Q: How to calculate a fair and reasonable spousal support?
My wife petitioned for divorce and we want an agreement for our divorce. I am the breadwinner, and my wife receives disability. How to calculate spousal support? Does the judge modify it even if the parties agree?
A: In California, calculating spousal support considers factors like the length of the marriage, the earning capacity of each party, contributions to the household, the established standard of living, health, age, total assets and debts, tax implications, instances of domestic violence, and the goal of the receiving spouse to become self-supporting. In your situation, your wife's disability might be a significant factor, as it could limit her ability to earn. If both of you agree on a spousal support amount and present it as a stipulated agreement, judges often approve it unless they find it grossly unfair. However, the judge retains the authority to adjust the agreed amount if deemed necessary. Collaboration to reach a mutual agreement can help simplify the divorce process.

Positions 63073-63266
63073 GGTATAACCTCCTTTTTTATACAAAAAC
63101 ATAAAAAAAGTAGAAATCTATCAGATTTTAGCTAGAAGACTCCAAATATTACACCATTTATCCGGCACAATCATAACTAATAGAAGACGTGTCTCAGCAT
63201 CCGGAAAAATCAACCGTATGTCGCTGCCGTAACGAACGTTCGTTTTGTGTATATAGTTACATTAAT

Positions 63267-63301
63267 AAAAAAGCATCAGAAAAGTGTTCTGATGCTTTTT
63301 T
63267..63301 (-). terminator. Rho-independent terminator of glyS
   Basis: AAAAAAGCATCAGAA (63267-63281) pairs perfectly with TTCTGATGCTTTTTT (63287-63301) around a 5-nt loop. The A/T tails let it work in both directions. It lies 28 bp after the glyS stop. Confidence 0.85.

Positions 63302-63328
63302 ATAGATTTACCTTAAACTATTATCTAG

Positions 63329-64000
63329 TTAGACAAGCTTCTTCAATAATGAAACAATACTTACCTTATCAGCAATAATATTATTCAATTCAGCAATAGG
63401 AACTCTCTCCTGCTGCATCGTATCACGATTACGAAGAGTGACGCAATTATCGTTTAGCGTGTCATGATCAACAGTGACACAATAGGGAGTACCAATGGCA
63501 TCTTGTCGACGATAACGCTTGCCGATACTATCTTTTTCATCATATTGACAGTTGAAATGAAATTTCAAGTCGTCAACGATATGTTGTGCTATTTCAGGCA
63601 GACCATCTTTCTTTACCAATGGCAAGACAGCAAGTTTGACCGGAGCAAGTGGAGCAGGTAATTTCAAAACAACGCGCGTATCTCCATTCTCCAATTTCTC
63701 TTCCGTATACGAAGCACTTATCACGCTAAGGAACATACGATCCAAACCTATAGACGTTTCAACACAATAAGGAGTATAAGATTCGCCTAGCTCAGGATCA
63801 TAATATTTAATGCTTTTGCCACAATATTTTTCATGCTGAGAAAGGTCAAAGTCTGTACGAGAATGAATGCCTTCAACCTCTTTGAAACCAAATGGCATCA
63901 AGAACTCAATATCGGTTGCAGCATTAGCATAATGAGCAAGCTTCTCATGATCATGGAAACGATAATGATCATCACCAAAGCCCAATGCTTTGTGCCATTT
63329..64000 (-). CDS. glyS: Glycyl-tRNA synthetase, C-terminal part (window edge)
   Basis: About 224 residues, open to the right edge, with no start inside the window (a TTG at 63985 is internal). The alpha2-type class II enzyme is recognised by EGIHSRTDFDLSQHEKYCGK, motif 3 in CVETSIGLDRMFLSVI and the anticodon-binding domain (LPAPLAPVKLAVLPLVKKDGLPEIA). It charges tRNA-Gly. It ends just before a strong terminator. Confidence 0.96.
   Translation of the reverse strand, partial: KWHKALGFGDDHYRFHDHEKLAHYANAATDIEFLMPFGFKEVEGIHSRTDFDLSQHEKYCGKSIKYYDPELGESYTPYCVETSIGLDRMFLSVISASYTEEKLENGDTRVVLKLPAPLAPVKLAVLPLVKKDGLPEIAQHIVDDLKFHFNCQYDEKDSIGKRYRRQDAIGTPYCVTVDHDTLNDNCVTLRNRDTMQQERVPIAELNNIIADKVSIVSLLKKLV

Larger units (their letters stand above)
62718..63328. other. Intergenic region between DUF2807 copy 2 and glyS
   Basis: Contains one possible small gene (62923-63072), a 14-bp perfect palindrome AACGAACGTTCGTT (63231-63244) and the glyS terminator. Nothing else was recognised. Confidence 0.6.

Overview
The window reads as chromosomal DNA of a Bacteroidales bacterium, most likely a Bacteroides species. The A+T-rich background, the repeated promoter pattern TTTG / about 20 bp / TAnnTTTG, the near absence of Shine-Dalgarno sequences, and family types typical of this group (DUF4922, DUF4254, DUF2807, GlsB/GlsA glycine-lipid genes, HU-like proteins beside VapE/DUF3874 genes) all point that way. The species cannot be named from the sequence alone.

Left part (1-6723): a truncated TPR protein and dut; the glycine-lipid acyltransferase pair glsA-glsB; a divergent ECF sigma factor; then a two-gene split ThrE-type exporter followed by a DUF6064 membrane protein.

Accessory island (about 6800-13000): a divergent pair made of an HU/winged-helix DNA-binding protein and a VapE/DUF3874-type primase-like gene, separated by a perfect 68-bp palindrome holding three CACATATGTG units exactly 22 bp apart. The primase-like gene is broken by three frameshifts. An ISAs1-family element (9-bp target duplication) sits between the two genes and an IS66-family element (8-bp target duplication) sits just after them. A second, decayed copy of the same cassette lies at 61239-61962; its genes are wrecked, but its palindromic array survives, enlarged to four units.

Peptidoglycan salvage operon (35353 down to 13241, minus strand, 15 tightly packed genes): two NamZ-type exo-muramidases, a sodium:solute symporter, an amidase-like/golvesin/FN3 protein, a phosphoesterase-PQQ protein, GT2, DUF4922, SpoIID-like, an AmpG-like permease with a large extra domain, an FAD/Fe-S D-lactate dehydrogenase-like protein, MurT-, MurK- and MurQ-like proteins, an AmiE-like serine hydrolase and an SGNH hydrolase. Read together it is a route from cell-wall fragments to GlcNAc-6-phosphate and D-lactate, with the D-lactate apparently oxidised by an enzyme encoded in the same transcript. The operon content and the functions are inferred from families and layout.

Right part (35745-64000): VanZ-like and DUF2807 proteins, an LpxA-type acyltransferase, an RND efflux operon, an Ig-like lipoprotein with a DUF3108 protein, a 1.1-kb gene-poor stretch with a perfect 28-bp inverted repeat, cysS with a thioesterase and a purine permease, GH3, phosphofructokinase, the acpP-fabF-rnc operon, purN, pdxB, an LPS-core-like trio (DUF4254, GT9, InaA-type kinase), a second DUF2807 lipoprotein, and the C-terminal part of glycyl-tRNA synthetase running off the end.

A: In California, spousal support is typically calculated based on various factors, including the length of the marriage, each spouse's income, earning capacity, and standard of living during the marriage. While the parties can agree on spousal support terms, a judge may modify them if they find the agreement to be unfair or inadequate, ensuring that the support remains just and reasonable based on the circumstances. It's advisable to consult with an attorney to help negotiate and draft a fair and legally sound spousal support agreement.
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